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Title: The Importance of Subsurface Productivity in the Pacific Arctic Gateway as Revealed by High‐Resolution Biogeochemical Surveys

Following sea‐ice retreat, surface waters of Arctic marginal seas become nutrient‐limited and subsurface chlorophyll maxima (SCM) develop below the pycnocline where nutrients and light conditions are favorable. However, the importance of these “hidden” features for regional productivity is not well constrained. Here, we use a unique combination of high‐resolution biogeochemical and physical observations collected on the Chukchi shelf in 2017 to constrain the fine‐scale structure of nutrients, O2, particles, SCM, and turbulence. We find large O2excess at middepth, identified by positive saturation () maxima of 15%–20% that unambiguously indicate significant production occurring in middepth waters. Themaxima coincided with a complete depletion of dissolved inorganic nitrogen (DIN = NO3 + NO2 + NH4+). Nitracline depths aligned with SCM depths and the lowest extent ofmaxima, suggesting this horizon represents a compensation point for balanced growth and loss. Furthermore, SCM were also associated with turbulence minima and sat just above a high turbidity bottom layer where light attenuation increased significantly. Spatially, the largestmaxima were associated with high nutrient winter‐origin water masses (14.8% ± 2.4%), under a shallower pycnocline associated with seasonal melt while lower values were associated with summer‐origin water masses (7.4% ± 3.9%). Integrated O2excesses of 800–1,200 mmol m−2in regions overlying winter water are consistent with primary production rates that are 12%–40% of previously reported regional primary production. These data implicate short‐term and long‐term control of SCM and associated productivity by stratification, turbulence, light, and seasonal water mass formation, with corresponding potential for climate‐related sensitivities.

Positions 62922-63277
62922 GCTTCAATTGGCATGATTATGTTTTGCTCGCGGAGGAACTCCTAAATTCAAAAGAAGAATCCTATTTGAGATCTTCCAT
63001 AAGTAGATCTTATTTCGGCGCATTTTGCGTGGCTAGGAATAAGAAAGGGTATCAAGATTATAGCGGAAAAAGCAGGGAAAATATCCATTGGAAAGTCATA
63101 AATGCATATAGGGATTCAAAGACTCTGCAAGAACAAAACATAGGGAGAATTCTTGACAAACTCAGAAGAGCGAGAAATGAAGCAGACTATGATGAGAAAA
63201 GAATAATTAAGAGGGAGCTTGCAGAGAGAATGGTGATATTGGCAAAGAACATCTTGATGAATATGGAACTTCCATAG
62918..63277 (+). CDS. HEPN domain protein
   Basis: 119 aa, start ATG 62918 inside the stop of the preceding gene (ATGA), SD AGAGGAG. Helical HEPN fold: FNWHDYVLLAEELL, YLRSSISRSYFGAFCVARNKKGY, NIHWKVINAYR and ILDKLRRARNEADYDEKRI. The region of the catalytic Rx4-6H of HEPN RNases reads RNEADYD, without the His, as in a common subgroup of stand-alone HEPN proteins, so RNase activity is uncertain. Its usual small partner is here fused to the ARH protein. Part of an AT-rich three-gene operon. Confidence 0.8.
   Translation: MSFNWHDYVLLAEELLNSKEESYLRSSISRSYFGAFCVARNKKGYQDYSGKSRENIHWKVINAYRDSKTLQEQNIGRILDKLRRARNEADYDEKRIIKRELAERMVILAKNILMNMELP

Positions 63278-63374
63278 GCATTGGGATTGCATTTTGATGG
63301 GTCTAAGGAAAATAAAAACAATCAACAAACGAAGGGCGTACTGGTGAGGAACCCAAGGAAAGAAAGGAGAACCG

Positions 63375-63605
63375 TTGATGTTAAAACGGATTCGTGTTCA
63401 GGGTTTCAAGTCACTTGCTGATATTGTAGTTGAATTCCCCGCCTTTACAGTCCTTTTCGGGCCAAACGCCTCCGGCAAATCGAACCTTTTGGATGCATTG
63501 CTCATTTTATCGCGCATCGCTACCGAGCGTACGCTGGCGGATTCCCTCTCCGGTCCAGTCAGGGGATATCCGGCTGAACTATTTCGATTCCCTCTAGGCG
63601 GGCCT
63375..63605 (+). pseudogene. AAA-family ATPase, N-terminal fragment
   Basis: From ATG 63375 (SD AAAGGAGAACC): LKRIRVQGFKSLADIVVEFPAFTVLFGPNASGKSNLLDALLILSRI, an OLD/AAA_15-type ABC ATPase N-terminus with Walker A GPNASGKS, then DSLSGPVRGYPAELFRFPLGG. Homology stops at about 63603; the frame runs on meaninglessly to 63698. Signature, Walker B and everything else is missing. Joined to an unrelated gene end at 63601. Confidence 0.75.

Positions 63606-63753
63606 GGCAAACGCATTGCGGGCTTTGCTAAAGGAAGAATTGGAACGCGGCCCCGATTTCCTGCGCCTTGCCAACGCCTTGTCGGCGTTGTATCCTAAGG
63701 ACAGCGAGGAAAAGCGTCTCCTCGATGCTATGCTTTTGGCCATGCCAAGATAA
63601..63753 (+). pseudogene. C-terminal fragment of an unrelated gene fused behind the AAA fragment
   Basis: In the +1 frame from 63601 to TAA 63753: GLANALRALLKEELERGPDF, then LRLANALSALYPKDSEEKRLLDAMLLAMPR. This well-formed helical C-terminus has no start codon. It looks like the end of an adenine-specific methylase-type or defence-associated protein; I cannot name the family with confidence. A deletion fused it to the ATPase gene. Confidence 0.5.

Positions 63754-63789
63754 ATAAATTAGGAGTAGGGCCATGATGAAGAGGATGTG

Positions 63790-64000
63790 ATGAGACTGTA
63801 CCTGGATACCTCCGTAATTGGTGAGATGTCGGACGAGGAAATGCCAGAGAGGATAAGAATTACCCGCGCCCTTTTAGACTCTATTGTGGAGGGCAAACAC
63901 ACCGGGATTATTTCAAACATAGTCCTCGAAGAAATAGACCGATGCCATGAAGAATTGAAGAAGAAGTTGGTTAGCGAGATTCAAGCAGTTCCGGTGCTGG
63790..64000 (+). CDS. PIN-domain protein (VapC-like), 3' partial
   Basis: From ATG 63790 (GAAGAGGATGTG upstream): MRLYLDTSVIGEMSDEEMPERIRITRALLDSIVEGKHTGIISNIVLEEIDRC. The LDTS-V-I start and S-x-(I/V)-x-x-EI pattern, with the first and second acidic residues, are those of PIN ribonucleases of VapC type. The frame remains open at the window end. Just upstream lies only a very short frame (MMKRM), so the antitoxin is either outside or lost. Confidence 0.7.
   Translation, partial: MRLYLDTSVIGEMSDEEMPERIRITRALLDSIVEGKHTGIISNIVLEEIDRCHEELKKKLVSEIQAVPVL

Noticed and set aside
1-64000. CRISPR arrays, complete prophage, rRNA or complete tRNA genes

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DOI PREFIX: 10.1029
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Journal Name:
Journal of Geophysical Research: Oceans
Medium: X
Sponsoring Org:
National Science Foundation
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